As part of our case study series, the Hybrid Publishing Consortium is organizing a closed, one-day media sprint using material from the McLuhan Archive (hosted at the Canadian embassy in Berlin), as well as documentation from the McLuhan Centennial ‘Re-Touching McLuhan’ conference.
Inspired by book sprints, we are using the same model of speedy production. Yet, instead of producing a book, we’ll be focusing on experimental visualizations that trace a user’s approach to the archive, crisscrossing through various media formats.
The media sprint will focus on the hidden parts of archives—the visitors journey through an archive, hence our title ‘Traces of McLuhan’. The event will look at a variety of ways to make these use-pathways visible and manifest as publishing resources or a publishing form itself. Besides exploring ways of making those trails visible, there is also question how those trails can become useful for other users. For example being stored and becoming part of the archive—as a meta-publication layer.
We will record the traces of a user’s activity and annotations of an archive. Related to the archive we have access to two components: Firstly, the existing documentation of McLumination events and secondly, the multi-media content provided by the McLuhan Salon. The essays will be used as a starting point or lens through which to interpret the archive’s collection and vice versa.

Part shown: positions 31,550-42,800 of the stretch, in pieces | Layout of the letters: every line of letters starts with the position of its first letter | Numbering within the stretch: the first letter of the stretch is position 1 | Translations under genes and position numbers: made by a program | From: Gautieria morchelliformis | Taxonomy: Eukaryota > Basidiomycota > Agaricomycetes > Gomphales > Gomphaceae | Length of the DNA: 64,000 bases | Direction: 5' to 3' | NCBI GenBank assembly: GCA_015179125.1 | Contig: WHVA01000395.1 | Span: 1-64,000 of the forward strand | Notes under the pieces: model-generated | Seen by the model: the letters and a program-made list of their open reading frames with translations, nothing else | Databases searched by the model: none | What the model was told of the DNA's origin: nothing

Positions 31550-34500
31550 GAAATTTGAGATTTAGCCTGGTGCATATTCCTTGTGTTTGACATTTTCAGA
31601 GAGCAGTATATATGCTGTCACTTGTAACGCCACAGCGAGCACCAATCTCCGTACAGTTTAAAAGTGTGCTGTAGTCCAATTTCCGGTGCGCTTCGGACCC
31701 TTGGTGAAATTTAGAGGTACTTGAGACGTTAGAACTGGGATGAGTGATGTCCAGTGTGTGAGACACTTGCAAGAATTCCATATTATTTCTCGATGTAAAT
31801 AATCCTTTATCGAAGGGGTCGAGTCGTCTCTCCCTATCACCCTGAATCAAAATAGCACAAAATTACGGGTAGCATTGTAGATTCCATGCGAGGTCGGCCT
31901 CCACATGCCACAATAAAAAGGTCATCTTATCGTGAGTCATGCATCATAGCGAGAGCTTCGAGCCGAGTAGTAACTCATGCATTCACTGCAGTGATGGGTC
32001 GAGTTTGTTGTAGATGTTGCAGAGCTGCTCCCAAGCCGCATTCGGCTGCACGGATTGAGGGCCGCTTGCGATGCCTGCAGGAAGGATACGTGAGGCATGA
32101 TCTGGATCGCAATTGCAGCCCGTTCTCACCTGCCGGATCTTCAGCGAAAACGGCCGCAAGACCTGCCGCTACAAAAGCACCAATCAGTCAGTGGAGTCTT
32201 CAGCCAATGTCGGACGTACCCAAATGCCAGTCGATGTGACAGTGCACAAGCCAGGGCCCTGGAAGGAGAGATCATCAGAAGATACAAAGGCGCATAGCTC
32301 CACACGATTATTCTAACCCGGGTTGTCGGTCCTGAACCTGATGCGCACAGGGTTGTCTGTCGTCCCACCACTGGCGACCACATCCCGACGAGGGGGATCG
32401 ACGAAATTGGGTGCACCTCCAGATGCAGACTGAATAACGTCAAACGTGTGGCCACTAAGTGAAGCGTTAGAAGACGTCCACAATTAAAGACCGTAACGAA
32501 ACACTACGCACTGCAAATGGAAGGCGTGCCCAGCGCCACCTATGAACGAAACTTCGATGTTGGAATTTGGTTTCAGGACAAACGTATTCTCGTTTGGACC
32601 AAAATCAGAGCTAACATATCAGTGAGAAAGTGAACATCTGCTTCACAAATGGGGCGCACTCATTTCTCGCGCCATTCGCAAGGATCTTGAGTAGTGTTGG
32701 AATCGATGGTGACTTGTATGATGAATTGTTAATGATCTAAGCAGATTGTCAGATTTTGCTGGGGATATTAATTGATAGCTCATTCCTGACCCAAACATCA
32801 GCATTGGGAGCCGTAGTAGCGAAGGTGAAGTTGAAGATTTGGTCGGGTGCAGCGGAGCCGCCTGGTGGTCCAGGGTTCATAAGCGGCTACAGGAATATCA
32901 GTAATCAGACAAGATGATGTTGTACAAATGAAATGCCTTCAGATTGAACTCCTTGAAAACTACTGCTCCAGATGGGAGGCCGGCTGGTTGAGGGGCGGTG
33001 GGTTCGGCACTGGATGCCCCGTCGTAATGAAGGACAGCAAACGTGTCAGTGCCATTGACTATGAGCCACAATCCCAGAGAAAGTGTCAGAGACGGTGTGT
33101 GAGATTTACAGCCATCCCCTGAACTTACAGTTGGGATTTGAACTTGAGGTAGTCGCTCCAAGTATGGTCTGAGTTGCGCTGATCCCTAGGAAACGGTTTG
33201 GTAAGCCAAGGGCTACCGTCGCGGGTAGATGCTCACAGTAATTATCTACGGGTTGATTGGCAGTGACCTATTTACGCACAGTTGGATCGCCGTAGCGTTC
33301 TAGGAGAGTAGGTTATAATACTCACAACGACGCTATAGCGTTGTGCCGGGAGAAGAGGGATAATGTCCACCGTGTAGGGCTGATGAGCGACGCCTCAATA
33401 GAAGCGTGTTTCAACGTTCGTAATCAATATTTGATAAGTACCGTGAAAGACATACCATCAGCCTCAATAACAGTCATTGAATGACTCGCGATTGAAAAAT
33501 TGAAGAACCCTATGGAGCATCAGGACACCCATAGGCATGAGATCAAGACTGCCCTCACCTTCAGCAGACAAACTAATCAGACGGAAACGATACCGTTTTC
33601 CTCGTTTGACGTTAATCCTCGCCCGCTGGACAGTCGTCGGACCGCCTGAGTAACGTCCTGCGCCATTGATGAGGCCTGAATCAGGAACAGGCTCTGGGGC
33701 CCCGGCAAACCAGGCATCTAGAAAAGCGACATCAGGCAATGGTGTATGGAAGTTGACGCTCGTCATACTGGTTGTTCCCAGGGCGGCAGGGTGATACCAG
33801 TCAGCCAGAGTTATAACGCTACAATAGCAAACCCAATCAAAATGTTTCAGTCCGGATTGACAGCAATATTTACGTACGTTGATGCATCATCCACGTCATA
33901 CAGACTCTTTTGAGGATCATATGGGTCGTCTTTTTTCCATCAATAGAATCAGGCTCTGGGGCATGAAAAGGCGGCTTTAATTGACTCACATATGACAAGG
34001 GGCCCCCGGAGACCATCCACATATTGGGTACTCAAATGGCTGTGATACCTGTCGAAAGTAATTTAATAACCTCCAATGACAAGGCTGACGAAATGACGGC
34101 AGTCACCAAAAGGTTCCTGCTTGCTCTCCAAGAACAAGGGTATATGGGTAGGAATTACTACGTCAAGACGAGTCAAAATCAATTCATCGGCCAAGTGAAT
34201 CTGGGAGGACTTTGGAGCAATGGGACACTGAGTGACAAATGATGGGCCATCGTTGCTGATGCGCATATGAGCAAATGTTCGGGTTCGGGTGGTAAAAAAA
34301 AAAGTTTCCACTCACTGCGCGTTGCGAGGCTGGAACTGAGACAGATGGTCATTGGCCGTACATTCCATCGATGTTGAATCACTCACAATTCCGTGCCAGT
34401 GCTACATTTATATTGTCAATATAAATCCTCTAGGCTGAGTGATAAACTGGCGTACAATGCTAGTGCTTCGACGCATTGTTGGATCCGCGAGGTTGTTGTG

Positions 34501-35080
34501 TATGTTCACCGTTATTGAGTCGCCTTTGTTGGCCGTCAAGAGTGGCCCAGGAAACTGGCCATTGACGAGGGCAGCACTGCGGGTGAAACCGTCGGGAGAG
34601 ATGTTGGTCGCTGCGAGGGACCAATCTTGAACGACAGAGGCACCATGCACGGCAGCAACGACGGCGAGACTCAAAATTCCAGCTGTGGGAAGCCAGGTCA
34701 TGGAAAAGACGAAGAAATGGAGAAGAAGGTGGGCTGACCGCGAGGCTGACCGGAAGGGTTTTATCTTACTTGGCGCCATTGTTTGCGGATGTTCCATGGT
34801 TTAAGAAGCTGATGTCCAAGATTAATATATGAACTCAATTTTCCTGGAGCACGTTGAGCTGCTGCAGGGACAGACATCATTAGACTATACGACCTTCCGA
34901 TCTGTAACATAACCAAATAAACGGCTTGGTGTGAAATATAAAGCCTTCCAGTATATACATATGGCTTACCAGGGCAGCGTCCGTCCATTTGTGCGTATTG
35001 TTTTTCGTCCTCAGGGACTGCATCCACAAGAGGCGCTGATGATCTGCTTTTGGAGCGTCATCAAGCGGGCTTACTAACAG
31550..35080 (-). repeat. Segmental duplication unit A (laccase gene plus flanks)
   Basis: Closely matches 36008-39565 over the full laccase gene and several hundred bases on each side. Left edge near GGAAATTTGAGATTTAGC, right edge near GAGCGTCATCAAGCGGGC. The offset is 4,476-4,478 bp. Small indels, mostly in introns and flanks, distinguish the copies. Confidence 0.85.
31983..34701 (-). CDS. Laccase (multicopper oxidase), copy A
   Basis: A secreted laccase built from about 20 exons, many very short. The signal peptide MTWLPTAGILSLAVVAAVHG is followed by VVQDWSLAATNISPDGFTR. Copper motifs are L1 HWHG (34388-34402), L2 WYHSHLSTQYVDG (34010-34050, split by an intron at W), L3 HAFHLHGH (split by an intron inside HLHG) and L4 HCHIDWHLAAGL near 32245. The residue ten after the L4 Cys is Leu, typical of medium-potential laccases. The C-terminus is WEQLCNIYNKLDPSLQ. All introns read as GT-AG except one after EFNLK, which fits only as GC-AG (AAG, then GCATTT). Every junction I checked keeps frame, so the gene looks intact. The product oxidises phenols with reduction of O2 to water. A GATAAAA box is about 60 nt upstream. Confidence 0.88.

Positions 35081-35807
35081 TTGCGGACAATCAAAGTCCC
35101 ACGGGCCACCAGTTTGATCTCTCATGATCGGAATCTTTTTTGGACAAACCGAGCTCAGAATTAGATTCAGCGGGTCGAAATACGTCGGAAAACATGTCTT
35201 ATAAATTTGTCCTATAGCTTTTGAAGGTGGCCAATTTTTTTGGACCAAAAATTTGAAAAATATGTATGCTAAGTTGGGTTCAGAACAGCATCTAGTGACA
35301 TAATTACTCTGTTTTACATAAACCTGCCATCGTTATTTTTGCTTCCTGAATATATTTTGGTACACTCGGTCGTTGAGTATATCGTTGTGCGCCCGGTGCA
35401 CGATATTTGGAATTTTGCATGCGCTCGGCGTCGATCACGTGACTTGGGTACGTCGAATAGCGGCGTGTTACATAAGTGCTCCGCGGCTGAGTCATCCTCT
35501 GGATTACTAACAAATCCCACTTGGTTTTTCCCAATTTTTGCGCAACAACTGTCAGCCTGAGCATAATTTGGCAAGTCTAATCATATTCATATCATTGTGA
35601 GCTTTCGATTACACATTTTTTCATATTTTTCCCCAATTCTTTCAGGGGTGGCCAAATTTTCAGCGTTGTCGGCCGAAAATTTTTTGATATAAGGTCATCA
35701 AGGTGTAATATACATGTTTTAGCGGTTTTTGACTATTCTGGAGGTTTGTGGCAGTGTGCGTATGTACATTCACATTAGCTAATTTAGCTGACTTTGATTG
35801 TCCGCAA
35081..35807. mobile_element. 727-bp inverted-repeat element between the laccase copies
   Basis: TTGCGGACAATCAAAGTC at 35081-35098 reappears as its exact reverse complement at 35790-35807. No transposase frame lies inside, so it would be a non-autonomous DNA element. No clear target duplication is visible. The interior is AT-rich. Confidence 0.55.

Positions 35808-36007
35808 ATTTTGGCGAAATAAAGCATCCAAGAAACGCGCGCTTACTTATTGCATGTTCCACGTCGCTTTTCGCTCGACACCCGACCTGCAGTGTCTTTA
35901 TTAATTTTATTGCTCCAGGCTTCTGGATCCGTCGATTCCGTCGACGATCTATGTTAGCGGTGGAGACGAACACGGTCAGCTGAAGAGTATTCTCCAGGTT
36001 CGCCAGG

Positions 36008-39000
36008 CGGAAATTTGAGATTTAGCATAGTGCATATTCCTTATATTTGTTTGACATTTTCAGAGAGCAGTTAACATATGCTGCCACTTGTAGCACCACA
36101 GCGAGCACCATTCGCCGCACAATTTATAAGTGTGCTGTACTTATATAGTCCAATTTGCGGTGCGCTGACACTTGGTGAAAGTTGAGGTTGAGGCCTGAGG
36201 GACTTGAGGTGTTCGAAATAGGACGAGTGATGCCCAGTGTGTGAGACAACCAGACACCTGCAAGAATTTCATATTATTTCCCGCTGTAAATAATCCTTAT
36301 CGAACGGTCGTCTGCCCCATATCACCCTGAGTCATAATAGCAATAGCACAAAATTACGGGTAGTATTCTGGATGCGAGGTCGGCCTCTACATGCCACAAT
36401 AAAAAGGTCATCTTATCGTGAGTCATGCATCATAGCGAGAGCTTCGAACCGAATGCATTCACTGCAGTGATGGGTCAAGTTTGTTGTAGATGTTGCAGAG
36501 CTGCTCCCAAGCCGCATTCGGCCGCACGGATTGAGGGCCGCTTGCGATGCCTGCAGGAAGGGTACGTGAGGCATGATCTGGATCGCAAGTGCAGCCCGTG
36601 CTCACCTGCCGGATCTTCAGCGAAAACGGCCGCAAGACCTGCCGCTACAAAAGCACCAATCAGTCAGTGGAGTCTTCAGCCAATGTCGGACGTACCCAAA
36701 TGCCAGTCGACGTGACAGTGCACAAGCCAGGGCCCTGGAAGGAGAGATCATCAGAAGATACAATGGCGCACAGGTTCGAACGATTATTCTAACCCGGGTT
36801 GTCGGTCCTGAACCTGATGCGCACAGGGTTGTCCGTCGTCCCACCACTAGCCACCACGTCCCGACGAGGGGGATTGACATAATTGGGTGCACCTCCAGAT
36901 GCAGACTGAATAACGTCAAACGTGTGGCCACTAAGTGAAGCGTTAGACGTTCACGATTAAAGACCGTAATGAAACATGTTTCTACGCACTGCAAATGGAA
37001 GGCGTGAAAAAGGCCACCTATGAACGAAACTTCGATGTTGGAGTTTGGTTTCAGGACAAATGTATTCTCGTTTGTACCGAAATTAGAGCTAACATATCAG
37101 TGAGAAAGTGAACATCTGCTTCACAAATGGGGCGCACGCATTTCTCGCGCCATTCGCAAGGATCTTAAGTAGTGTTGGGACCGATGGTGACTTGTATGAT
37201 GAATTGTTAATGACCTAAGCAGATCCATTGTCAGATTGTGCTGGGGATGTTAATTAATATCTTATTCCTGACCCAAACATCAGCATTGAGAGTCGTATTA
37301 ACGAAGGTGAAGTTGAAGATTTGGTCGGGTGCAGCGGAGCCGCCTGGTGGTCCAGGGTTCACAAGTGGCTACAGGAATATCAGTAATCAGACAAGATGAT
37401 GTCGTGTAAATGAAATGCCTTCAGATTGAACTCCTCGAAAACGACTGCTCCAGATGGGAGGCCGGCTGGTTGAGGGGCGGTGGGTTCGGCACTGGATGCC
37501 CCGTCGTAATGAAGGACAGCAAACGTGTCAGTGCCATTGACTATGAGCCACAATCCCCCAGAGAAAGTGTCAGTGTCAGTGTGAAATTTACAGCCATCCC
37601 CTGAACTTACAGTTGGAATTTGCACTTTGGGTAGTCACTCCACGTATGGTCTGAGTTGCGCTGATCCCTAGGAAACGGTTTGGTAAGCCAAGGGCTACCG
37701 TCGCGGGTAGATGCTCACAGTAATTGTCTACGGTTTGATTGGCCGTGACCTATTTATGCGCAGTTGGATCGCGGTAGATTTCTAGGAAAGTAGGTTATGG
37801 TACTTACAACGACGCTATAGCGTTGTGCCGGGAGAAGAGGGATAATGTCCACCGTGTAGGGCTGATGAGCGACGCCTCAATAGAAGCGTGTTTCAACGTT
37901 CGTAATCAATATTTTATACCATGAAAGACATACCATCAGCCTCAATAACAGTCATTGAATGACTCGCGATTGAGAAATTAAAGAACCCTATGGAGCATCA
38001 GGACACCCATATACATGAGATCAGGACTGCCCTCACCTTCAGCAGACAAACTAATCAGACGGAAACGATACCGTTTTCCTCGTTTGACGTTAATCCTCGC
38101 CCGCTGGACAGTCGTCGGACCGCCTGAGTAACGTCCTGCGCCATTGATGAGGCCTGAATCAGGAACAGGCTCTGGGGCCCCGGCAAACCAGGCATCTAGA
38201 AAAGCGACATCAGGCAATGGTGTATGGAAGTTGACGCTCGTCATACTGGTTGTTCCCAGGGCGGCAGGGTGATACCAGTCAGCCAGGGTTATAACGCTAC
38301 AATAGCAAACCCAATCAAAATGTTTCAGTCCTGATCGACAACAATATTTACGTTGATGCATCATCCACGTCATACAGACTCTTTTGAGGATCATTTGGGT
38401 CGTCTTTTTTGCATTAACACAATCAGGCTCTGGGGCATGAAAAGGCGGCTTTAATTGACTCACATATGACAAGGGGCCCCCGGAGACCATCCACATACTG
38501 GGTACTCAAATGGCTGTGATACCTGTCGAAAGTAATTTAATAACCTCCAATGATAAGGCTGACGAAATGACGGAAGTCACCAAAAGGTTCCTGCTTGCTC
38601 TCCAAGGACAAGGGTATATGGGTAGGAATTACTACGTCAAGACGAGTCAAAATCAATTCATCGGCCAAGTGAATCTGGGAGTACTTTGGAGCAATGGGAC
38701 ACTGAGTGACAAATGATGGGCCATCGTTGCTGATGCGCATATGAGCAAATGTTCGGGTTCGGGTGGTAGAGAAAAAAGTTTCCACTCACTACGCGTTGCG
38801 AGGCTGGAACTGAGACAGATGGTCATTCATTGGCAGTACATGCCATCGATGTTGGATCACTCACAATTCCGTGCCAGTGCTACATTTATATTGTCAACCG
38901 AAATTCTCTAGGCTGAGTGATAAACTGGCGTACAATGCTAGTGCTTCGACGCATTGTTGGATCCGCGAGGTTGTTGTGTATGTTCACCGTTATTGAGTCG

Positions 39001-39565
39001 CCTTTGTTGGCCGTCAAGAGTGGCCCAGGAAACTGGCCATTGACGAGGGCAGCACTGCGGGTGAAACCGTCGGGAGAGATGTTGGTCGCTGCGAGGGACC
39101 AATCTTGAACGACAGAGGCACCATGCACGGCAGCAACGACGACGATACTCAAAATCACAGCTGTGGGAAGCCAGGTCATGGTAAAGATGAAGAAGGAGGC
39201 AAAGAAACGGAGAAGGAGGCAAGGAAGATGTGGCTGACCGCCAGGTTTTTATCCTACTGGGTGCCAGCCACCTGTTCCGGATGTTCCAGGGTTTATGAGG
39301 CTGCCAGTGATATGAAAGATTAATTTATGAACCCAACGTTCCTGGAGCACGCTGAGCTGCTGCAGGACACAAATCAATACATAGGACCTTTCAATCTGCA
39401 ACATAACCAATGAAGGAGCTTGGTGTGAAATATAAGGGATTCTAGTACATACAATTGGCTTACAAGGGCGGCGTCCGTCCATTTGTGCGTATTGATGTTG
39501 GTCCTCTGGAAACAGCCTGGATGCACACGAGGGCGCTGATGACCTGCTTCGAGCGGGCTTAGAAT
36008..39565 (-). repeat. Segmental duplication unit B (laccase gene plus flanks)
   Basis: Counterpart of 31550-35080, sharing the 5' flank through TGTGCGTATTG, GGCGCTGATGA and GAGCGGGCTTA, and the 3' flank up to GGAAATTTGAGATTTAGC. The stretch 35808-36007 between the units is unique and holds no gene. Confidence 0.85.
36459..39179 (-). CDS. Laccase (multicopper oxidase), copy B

We will use four software authoring tools to create an experimental digital object/trace over the day long media sprint. First, Pandora, a video archiving software package. Second the Hybrid Publishing Lab’s own software ecology, A-machine, for textual markup. Third, Tamboti, from the Heidelberg Research Architecture for meta description frameworks. And lastly freizo from Data Futures a migration platform. The combined package will allow for speedy annotation, combination of text and video, as well as a meta description data output.
While participants will trace search and trains of thought, creating an extra layer on the archive, we’ll investigate how McLuhan is relevant today and how his work is used. We hope to challenge the established use of an archive as well as known publication formats, which is a perfect fit for McLuhan.
The case study is one of four studies that sits under the umbrella theme of ‘Designing the Book of the Future’. The theme represents the ambitions of our research to enhance the technology of Moveable Type and move beyond the industry pressures to make simple copies of the book form, such as the eBook.
The project is in partnership with the McLuhan Salon (Canadian Embassy, Berlin) and Data Futures project is based in the Institute of Modern and Contemporary Culture (Westminster University, UK), r0g_agency gGmbH, Cluster Asia Europe – Heidelberg Research Architecture – Heidelberg University.
The event will take place at the end of November and is closed to the public. We will share our discoveries on consortium.io